The Constitution protects the freedom to practice religion. Employers must honor this right while balancing the needs of the business. Here are some guidelines for doing both.
In virtually every religion, there are significant days on the calendar that dictate religious observance. For example, next Monday, October 2, is Yom Kippur, the Day of Atonement, and the holiest day of the Jewish year. It is a day when many Jewish people go to synagogue to observe, and working is forbidden.
Religion Impacting the Workplace
The absence of Jewish workers Monday is just one expression of when religion has an impact on the workplace. There are lots of others.
Workers may wear specific religious articles of clothing or display religious symbols. They may need breaks from work for required prayer during the workday. (Muslims, for example, may pray five times a day.) Employees may openly profess their faith, and some may proselytize others to join it. Or some may choose to form religious affinity groups within the confines of your workforce.
Accommodating Religion in the Workplace
What are your responsibilities under the Constitution, which guarantees free speech and religious freedom, and Title VII of the Civil Rights Act, which protects workers from being discriminated against either because they are part of … or not part of … any given religion?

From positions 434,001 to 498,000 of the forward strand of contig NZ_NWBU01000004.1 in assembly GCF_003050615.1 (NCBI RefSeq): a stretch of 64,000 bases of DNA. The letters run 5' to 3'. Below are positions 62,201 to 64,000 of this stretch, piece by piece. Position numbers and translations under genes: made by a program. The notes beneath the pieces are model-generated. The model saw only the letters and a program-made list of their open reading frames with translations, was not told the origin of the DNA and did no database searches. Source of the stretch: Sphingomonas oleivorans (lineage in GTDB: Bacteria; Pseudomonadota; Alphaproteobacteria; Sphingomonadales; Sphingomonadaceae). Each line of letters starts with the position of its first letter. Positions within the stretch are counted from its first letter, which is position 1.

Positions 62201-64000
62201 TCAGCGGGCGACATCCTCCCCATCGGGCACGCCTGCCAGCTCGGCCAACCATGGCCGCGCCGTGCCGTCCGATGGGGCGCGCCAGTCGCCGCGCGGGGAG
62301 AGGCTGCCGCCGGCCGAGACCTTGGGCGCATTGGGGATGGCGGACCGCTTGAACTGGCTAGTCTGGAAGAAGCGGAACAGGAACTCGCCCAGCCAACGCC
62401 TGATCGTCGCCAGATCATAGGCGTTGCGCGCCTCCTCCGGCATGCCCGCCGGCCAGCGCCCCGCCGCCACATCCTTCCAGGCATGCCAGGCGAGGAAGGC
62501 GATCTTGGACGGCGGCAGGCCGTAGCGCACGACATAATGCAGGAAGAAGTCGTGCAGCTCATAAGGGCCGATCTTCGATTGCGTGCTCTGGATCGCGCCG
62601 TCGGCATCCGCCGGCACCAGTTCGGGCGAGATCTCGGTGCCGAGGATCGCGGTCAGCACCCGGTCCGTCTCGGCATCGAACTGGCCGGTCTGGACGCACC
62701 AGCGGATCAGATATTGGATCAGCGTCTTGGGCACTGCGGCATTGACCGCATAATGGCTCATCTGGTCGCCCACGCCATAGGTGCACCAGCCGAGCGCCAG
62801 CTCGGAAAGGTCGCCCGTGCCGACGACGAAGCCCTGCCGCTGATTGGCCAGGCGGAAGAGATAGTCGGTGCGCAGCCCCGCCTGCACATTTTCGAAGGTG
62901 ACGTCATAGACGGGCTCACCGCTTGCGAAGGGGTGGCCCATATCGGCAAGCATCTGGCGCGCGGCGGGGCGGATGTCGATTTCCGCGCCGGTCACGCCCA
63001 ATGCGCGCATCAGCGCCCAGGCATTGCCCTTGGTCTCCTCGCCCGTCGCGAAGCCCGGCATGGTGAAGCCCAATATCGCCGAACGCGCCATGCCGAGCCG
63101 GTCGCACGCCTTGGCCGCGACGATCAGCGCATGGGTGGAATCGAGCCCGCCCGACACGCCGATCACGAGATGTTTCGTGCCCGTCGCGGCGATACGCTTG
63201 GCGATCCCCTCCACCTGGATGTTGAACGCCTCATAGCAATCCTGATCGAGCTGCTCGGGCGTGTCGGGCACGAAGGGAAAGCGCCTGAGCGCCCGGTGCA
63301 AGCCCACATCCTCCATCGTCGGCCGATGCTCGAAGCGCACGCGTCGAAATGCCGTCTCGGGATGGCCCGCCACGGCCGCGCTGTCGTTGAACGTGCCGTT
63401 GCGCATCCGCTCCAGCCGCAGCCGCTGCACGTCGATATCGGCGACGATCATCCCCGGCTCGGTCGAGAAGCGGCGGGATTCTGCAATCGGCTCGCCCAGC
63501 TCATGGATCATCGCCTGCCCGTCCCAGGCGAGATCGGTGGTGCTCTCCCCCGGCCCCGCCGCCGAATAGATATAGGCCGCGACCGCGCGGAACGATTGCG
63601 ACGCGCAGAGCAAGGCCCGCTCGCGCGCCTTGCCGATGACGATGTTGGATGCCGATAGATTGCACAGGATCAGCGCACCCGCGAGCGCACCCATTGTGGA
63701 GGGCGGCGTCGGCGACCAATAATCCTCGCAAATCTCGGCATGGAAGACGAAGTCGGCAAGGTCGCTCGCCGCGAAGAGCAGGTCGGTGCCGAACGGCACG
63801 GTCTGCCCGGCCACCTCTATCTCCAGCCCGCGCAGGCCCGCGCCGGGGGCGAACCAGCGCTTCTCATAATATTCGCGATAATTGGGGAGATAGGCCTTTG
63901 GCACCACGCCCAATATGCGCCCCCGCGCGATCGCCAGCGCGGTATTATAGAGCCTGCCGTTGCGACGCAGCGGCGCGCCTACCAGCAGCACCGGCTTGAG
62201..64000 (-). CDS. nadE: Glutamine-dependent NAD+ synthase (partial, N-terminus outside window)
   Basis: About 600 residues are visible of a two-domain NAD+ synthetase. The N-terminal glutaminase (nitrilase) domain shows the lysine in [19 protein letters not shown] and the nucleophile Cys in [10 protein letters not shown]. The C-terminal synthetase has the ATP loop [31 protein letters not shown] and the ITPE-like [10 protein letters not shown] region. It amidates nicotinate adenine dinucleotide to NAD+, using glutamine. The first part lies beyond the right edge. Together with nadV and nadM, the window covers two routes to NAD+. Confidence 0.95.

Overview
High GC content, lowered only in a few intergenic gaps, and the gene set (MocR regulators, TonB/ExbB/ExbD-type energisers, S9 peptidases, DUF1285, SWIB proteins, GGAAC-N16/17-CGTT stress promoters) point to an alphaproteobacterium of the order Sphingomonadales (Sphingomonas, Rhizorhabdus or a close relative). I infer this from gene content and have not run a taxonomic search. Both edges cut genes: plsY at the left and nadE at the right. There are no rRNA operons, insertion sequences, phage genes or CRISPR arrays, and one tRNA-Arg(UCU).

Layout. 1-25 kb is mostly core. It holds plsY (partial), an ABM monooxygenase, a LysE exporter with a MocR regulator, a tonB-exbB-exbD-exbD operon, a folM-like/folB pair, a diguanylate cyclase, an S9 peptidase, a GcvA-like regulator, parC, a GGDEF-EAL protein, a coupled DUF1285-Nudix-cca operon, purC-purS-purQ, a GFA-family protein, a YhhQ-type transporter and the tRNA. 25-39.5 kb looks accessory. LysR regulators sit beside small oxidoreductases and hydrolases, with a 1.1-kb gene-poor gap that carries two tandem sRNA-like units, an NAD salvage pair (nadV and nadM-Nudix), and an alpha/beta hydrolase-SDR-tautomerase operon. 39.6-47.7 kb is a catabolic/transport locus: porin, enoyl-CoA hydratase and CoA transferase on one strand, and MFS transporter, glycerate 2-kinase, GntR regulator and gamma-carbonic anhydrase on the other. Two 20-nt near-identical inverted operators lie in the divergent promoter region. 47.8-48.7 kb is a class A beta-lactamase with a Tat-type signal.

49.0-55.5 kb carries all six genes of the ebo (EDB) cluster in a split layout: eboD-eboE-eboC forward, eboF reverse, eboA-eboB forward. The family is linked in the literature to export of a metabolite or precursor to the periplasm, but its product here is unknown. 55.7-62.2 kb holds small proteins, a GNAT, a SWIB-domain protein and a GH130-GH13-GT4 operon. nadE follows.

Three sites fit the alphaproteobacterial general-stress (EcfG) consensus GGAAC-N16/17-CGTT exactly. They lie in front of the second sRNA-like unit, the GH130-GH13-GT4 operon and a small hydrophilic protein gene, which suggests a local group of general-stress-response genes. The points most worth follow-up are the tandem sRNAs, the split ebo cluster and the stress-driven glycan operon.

Attorneys Victoria L. Donati and Jason C. Kim, of the Chicago law firm of Neal, Gerber and Eisenberg, recently wrote on this question. Here’s a summary of the points they made.
–As an employer, it’s your job to accommodate religious beliefs in the workplace, up to the point where a court would call it an undue hardship to your business or a safety or health hazard. That means altering your dress code and workday schedules, as needed, to permit religious expression and activities. You can ask workers to take religious holidays as vacation or personal days, or to use “floating holidays.” And you can ask workers to modify their religious dress to “be consistent with a company image or uniform standard,” say Donati and Kim.
–You must be sure religion plays no part in any employment decision or action. That means no questions on religion in interviewing, no favorable or unfavorable treatment in promotion or job assignment, no penalties for refusal to, for example, join the company owner’s church or engage in voluntary prayer. Such prayer is allowable but you need to make it absolutely clear that attendance is not mandatory, and there will be no employment consequences for not participating. If you have a company chaplain, as some organizations do, use of his or her services must be strictly voluntary.
–If you allow a religious affinity group for one religion, you need to allow the same for all others, offering the same level of facilities and other support. Groups that denigrate other religions or cultures can legally be banned.
–You must have and enforce strong policies against religious harassment, just as for any other harassment. Workers must be protected against unwelcome attempts to convert them and against religious slurs, intentional or not. Be aware that such actions by managers and supervisors are more likely to be considered harassment, due to the power of their positions, so training is advisable.
“Religion is creeping into the workplace,” say Donati and Kim. “Smart employers recognize and rise to this challenge, acting now to avoid bigger problems in the future.”
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